A more realistic approach is to identify when to search for adverse media. For example, search for adverse media against newly added account parties at the time of account opening and then revisit the account based on a schedule guided by policy-designated risk criteria (i.e., account type, jurisdiction, expected activity, etc.).

Relying on a risk-based schedule alone won’t safeguard an institution if it fails to act upon receipt of information obtained between scheduled reviews. In other words, identify event-triggered media reviews – those activities that may warrant an ‘unscheduled’ investigation of news sources as a result of newly discovered account activity, law enforcement inquiries, or higher-risk counterparty relationships.

2. Balance Manual and Automated Reviews

Even institutions with effective manual processes may not be able to dedicate adequate staff to review all account parties in-depth and keep up with newly identified media activity. Automated processes can complement manual review as an integral part of adverse media screening.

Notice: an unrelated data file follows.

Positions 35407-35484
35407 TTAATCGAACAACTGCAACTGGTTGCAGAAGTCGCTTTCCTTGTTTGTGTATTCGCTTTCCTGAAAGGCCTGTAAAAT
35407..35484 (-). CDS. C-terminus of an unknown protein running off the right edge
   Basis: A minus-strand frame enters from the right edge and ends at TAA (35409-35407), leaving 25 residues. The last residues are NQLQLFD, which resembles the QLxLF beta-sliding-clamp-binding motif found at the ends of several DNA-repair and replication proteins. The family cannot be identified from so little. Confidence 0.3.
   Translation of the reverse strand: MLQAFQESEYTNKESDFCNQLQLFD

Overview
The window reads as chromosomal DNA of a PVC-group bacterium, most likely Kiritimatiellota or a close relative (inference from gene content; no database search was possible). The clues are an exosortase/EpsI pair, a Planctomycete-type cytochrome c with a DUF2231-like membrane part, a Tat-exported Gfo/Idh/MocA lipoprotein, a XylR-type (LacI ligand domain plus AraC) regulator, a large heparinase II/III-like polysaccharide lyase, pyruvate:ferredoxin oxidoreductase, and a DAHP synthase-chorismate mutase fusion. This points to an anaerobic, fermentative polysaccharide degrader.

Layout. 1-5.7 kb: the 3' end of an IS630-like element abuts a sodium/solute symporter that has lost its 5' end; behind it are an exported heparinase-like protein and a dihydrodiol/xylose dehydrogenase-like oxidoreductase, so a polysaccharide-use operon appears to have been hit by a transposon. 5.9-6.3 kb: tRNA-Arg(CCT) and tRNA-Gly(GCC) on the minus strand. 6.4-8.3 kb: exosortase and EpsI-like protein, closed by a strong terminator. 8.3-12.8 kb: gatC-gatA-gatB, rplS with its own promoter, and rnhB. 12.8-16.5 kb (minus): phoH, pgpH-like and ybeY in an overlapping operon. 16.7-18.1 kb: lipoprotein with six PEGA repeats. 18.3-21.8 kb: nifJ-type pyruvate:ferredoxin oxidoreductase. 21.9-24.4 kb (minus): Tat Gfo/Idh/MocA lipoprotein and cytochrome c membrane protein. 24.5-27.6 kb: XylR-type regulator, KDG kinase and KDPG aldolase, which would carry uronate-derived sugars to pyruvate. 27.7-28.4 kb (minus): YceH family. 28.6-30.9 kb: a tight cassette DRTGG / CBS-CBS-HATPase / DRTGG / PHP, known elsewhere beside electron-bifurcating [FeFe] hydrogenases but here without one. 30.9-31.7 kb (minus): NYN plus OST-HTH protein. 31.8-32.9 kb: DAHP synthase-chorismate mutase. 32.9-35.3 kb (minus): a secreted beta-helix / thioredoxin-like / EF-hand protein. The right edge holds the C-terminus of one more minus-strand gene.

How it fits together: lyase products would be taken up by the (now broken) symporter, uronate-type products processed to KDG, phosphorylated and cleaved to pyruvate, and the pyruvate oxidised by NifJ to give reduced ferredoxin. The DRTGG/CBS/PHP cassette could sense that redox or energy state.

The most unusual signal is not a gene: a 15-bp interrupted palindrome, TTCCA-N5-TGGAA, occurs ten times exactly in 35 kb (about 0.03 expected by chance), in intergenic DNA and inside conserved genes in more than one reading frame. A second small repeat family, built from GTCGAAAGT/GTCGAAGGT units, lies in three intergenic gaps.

Systems that cast a wide net scraping the internet or news source databases are likely to produce an overwhelming volume of non-relevant alerts. For more productive screening, look for a solution that answers the question, ‘Who in the customer base has noteworthy news already compiled on them by a reputable data provider?’ rather than, ‘What information exists in the world that may be related to my customer?’

Automating the ongoing review of news media sources must balance the obvious benefits of daily monitoring and surveillance while avoiding the pitfalls of overwhelming analysts with a sea of results containing very few actionable items—or worse, missing relevant actionable items.